How Is Medicare Funded?: A Quick Guide

Medicare is a federal health insurance program created in 1965 for seniors in America. A US citizen or legal permanent resident aged 65+ (or under 65 receiving Social Security Disability Insurance or with End-Stage Renal Disease) would qualify for this program. In 2017, as many as 58.4 million individuals were enrolled in the program, and the numbers have steadily increased throughout the years.

Now, this begs the question: how is Medicare funded?

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Sources of Funding

Medicare isn’t a free health care scheme, even though it is a form of social health care. Primarily, Medicare is funded by federal tax revenue (general revenue), payroll taxes paid by employers and employees, and premiums paid by its beneficiaries.

Learning about the many Medicare plans can be confusing, which is why insurance agents such as from are available to help people choose the best plans that suit their requirements and explore the alternatives.

How It’s Funded

Medicare Parts A, B, and D are funded by the Hospital Insurance (HI) Trust Fund and Supplementary Medical Insurance (SMI) Trust Fund, in which, both accounts are held by the U.S Treasury.

Medicare Part A

Medicare Part A benefits are funded by the HI Trust Fund. The HI Trust Fund is backed by the Medicare Tax, which is a requirement for all employers and employees to pay income tax to. Currently, the Medicare Tax for U.S employers and employers is 1.45% for the first $200,000 in wages, and 2.35% on all wages that exceed $200,000. This extra 0.9% is called the Additional Medicare Tax. Your benefits may differ if you are under a Medicare Advantage Plan, but these are the minimum benefits covered under Part A:

  • Nursing home care
  • Inpatient hospital care
  • Hospice care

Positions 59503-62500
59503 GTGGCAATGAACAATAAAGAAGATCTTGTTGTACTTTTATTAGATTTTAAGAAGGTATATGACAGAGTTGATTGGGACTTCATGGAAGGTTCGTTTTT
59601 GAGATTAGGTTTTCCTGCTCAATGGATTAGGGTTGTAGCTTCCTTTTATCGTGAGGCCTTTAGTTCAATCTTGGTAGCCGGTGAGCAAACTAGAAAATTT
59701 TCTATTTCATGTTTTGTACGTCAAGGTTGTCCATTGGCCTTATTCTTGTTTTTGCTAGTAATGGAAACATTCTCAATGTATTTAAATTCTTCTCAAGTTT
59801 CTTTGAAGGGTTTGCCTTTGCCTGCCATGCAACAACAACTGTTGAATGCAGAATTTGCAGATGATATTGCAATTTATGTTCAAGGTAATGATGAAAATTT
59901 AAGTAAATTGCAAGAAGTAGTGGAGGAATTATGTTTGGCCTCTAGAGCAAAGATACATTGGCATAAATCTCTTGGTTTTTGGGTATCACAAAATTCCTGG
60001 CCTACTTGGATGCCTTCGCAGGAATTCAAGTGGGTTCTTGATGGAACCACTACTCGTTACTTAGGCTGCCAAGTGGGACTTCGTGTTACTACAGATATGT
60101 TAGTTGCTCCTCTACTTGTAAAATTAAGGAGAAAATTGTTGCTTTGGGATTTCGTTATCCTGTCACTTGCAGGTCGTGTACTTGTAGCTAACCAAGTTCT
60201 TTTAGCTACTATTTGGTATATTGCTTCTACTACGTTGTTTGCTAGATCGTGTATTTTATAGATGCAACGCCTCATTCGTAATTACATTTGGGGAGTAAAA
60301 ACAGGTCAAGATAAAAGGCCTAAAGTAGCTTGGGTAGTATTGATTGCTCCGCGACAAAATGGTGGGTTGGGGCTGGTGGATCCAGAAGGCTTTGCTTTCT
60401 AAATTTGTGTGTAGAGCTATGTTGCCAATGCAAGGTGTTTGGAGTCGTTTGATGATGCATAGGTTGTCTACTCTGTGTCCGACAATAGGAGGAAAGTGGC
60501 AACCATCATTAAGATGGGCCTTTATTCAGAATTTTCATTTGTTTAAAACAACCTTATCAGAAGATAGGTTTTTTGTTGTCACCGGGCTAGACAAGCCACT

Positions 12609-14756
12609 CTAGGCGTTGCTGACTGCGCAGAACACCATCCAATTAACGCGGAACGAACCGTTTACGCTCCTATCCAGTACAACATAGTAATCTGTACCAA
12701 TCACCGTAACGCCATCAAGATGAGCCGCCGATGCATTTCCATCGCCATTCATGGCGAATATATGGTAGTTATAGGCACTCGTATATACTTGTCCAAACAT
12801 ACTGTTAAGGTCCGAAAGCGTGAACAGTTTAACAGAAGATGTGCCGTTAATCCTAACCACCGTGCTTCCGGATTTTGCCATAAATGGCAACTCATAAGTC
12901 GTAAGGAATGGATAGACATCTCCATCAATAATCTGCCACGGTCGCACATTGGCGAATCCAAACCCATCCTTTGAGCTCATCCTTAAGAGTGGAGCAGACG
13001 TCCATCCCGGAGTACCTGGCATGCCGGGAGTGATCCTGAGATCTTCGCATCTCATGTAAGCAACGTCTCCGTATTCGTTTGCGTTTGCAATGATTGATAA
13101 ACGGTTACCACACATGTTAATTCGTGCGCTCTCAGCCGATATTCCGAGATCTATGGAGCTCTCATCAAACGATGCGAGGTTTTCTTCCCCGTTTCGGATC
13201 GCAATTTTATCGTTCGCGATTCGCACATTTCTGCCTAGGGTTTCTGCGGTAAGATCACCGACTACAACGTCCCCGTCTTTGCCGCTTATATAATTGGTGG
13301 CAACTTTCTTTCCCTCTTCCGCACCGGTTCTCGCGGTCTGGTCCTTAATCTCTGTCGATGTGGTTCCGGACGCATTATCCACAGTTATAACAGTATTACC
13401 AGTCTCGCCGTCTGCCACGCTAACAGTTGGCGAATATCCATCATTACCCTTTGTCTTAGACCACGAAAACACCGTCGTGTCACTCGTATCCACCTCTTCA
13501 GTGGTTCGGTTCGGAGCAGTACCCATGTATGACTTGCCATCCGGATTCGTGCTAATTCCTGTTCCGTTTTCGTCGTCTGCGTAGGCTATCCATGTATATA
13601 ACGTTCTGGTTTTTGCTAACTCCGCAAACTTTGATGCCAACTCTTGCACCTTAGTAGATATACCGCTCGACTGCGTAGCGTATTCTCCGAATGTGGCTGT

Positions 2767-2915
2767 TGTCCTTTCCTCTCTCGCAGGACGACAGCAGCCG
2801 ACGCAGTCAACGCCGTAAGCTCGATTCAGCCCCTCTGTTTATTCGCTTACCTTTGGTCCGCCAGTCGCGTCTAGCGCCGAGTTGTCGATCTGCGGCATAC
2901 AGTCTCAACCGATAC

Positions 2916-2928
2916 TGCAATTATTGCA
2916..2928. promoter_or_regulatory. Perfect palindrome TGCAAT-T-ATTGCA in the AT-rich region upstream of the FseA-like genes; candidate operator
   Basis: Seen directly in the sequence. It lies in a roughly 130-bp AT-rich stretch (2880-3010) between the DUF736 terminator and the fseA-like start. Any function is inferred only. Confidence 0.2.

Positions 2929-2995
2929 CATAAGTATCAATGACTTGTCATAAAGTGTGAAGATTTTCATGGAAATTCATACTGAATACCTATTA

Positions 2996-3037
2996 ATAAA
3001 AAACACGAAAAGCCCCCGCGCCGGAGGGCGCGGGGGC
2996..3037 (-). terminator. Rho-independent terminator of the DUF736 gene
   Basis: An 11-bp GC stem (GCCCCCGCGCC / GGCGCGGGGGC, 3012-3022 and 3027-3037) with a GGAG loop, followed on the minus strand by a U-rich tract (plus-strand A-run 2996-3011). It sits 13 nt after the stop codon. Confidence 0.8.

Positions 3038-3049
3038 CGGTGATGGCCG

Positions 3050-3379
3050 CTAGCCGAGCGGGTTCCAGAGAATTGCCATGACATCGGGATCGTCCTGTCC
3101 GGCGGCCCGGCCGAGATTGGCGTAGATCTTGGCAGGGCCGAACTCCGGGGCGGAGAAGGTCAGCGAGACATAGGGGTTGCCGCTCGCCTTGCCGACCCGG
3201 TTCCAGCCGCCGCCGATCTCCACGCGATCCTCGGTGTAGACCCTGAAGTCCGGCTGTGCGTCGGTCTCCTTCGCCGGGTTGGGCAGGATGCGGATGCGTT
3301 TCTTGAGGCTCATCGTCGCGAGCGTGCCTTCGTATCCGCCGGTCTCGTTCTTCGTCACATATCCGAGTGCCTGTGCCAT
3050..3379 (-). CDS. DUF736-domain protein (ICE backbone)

• Skilled nursing facility
  • Home health care

According to Centers for Medicare and Medicaid Services (CMS), in 2018, the average per beneficiary cost for the Part A category was $5,241.

Medicare Part B

The SMI Trust Fund backs the Medicare Part B and Part D benefits. Part B covers:

  • Ambulance and preventative care services
  • Outpatient doctor visits
  • Mental health
  • Second opinions before surgery
  • Durable medical equipment (DME)

Part D on the other hand covers:

  • Prescription drugs

It is reported in CMS that in 2018, the average cost per beneficiary funded by the SMI Trust Fund for Parts B and D were $6,253 and $2,171 respectively.

Medicare Part C

Also known as Medicare Advantage (MA), these are private plans being offered by private health insurers that are approved by the government. This is an alternative Medicare route to Parts A and B, or collectively known as Original Medicare. One must enroll in Original Medicare to purchase MA, so that’s already around $135 (depending on income).

Other than that, the costs of Mas vary by plan, but it is capped to no more than $6,700 annually for inpatient and outpatient services. Typically, MAs cover vision, dental, hearing, and prescription drug coverage which aren’t covered by the Original Medicare.

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